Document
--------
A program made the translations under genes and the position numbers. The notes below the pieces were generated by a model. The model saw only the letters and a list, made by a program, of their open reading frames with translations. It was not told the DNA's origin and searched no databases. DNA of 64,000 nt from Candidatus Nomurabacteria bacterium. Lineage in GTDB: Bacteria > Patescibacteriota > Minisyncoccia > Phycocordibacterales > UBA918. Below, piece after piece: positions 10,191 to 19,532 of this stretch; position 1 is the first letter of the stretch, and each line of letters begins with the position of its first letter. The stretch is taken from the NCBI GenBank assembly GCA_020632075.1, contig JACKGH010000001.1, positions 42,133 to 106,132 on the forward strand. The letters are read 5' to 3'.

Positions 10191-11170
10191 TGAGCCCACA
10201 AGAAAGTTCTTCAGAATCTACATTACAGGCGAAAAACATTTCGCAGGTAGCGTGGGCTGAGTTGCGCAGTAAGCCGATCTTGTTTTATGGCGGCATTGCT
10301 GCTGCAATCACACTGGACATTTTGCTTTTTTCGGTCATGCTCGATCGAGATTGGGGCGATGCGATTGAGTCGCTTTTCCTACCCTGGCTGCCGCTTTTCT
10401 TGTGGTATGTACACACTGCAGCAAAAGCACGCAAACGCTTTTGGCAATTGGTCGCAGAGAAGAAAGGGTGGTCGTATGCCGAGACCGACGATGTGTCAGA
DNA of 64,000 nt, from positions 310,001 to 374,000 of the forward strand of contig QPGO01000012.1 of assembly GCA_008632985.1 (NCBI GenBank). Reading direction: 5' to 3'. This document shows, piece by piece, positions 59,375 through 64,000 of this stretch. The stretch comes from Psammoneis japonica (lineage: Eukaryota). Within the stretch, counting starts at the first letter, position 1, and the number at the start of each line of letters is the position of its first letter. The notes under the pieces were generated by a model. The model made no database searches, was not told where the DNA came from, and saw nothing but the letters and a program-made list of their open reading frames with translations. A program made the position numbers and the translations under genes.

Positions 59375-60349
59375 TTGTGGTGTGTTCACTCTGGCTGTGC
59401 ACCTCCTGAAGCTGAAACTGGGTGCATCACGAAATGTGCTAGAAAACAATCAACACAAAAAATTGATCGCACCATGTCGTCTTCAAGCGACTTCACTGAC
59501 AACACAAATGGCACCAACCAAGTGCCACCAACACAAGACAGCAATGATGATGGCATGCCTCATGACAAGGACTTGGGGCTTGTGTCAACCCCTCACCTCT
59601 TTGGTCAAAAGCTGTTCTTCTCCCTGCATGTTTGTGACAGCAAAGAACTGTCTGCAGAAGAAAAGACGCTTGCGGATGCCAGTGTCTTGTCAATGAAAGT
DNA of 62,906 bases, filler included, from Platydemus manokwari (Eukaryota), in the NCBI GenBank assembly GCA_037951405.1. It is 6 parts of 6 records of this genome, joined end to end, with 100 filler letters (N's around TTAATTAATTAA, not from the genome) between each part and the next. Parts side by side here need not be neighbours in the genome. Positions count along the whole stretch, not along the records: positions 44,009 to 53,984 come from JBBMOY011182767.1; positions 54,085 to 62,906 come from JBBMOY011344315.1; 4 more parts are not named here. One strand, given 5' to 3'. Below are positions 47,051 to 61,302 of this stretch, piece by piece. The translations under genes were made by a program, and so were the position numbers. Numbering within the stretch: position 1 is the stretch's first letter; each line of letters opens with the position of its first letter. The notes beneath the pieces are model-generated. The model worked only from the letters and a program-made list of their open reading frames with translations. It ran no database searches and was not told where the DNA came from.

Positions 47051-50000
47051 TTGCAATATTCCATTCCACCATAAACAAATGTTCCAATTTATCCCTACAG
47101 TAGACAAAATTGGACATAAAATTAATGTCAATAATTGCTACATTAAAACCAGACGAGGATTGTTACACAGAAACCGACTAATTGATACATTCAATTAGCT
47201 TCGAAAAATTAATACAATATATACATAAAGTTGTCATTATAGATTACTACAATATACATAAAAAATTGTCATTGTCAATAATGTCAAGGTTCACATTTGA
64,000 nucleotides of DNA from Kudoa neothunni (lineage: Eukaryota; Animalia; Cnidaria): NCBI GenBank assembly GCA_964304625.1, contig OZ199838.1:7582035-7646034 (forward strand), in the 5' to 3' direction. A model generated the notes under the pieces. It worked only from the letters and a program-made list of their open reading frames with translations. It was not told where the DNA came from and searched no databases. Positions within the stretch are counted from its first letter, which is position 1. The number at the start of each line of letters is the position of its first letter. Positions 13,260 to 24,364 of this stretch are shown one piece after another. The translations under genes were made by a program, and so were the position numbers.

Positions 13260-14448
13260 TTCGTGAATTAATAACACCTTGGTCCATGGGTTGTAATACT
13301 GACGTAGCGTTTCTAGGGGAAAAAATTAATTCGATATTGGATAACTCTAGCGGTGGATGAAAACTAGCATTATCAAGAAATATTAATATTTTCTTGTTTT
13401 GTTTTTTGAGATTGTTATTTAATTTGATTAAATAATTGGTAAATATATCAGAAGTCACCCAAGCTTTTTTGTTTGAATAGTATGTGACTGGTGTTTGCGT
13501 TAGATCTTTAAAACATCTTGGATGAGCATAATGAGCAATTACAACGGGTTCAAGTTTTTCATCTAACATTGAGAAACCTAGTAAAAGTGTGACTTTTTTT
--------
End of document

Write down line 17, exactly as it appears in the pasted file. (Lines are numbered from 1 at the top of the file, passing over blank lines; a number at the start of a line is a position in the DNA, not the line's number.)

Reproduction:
47201 TCGAAAAATTAATACAATATATACATAAAGTTGTCATTATAGATTACTACAATATACATAAAAAATTGTCATTGTCAATAATGTCAAGGTTCACATTTGA